7. Making decisions
As someone nears the end of their life there will be important decisions to make about their care. These may include whether they should be resuscitated if they have a heart attack, where they wish to die and whether any religious practices are to be observed at or after their death.
Many people – including health and social care professionals – find it difficult to talk about these issues in advance. If the person with dementia has previously had open discussions about their future wishes and preferences (advance care planning), it will be much easier to act on their wishes when they are no longer able to decide.
Those closest to the person often assume that, as next of kin, they automatically have the final say on decisions if the person has lost the capacity to make them. However, the person who can make decisions for the person will vary according to the decision and what advance planning is in place. Decisions will always need to be made in the person’s best interests. In cases where there is doubt or disagreement over what is in the person’s best interests, it may sometimes be necessary to make an application to the Court of Protection (or the High Court in Northern Ireland) for it to decide.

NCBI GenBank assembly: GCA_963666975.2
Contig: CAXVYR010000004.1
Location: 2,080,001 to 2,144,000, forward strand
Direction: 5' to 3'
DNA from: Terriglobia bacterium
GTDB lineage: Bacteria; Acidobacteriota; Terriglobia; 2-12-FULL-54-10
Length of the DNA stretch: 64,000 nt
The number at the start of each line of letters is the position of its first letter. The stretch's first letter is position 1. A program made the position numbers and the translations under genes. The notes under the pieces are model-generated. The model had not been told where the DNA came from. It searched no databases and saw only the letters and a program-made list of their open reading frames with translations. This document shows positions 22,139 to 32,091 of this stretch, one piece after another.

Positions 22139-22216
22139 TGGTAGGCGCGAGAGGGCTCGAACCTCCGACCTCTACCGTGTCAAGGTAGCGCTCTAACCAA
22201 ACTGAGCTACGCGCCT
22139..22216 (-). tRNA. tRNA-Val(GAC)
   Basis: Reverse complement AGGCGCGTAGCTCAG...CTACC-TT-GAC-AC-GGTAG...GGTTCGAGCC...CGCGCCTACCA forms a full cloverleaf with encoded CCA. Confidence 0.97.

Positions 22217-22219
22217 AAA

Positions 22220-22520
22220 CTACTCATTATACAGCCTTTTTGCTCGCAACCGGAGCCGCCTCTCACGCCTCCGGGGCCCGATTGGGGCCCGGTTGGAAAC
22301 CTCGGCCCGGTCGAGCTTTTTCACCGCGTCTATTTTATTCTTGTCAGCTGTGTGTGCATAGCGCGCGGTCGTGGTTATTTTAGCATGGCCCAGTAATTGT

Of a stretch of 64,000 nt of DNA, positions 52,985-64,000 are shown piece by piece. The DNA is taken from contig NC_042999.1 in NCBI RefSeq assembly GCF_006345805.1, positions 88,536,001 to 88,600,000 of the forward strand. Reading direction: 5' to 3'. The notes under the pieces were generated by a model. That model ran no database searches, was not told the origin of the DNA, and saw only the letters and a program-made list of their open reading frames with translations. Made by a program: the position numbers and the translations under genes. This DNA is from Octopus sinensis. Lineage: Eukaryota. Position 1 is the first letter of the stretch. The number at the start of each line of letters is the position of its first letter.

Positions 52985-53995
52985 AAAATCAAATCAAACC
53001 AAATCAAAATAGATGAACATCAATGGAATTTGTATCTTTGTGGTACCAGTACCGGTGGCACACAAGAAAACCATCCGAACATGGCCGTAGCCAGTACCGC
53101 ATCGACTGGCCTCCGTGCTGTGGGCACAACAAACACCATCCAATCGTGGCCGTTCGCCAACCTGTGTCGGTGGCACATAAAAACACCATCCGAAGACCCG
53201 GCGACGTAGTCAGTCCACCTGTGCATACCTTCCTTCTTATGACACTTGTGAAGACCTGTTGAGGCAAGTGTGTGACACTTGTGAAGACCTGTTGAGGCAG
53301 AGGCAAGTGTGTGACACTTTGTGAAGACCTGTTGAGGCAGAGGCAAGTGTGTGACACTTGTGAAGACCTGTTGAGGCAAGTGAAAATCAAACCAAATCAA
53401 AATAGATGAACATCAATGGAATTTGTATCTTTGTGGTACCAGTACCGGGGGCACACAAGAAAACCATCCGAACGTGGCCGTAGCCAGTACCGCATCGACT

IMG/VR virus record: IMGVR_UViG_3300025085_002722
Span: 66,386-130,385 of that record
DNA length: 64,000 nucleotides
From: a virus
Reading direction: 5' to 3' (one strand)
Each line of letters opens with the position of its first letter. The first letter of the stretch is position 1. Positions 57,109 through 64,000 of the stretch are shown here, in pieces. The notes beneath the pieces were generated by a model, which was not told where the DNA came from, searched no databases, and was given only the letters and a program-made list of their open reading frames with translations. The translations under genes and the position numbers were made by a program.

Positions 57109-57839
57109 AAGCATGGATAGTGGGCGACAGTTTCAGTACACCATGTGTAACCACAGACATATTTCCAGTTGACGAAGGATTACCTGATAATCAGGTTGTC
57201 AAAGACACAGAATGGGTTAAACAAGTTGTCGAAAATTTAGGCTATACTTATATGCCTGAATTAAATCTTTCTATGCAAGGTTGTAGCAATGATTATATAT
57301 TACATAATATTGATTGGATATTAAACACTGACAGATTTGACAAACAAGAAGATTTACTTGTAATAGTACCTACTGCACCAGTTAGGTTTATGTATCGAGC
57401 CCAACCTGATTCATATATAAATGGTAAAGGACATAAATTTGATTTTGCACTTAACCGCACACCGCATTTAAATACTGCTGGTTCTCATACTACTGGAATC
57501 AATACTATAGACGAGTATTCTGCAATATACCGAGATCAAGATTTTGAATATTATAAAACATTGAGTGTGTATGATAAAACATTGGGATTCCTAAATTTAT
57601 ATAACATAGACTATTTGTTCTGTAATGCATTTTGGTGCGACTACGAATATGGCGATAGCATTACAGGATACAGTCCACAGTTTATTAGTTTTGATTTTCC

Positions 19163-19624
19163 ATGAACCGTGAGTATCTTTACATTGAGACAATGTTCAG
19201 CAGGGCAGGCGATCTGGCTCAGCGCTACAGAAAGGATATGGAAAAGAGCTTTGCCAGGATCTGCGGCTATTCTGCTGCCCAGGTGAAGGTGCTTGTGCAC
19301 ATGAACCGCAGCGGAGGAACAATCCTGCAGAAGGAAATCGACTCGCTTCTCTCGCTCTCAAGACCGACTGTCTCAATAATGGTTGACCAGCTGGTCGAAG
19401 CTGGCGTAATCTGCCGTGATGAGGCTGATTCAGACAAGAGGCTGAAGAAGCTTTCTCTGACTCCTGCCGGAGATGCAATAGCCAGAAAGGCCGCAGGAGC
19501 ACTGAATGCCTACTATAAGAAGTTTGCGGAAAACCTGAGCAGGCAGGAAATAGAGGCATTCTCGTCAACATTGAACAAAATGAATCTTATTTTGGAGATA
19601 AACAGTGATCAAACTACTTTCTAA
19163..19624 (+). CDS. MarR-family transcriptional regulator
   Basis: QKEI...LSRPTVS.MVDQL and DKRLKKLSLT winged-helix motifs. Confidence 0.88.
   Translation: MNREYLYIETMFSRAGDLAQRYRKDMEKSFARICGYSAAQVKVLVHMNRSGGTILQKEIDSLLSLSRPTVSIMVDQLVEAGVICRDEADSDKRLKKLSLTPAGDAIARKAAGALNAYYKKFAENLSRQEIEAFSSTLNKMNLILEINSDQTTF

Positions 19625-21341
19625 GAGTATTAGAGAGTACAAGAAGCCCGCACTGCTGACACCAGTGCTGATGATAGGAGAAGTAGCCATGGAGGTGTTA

Health and social care professionals should always involve you in decisions about the person and discuss things with you in a sensitive and straightforward way. While certain medical treatments can be refused, nobody can refuse (or be refused) basic comfort and care (for example, pain relief, washing) or demand that a particular treatment is given.
The person may have expressed their wishes using the one of the following:
- Advance decision (or advance directive in Northern Ireland) to refuse treatment. This is a legally binding document.
- Advance statement of wishes (for example, in a ‘Preferred priorities for care’ document). This is not legally binding, but it should be taken into account.
If the person is in England or Wales they may have made a health and welfare Lasting power of attorney (LPA) or a health and welfare deputy may have been appointed by the Court of Protection (though this is much less common). The person appointed as their attorney or deputy will need to discuss decisions with health and social care professionals and act in the person’s best interests. They may be able to refuse or consent to life-sustaining treatments on the person’s behalf. Health and welfare LPAs and deputyships are not currently available in Northern Ireland.
The senior doctor in charge of the person’s care may decide that trying to resuscitate them if their heart or breathing stops would not be in their best interests, often because it is unlikely to be successful. The doctor will then make out a DNACPR (do not attempt cardiopulmonary resuscitation) order – sometimes just called a DNR (do not resuscitate) or DNAR (do not attempt resuscitation).
The doctor should discuss this decision and the reasons for it with those close to the person (such as carers, relatives or close friends), or an advocate if one has been appointed. They must also consult with any health and welfare attorney(s) or deputy. For more information see Mental Capacity Act 2005, Advance decisions and advance statements, Lasting power of attorney and Becoming a deputy for a person with dementia. If the person is in Northern Ireland see Enduring power of attorney and controllership.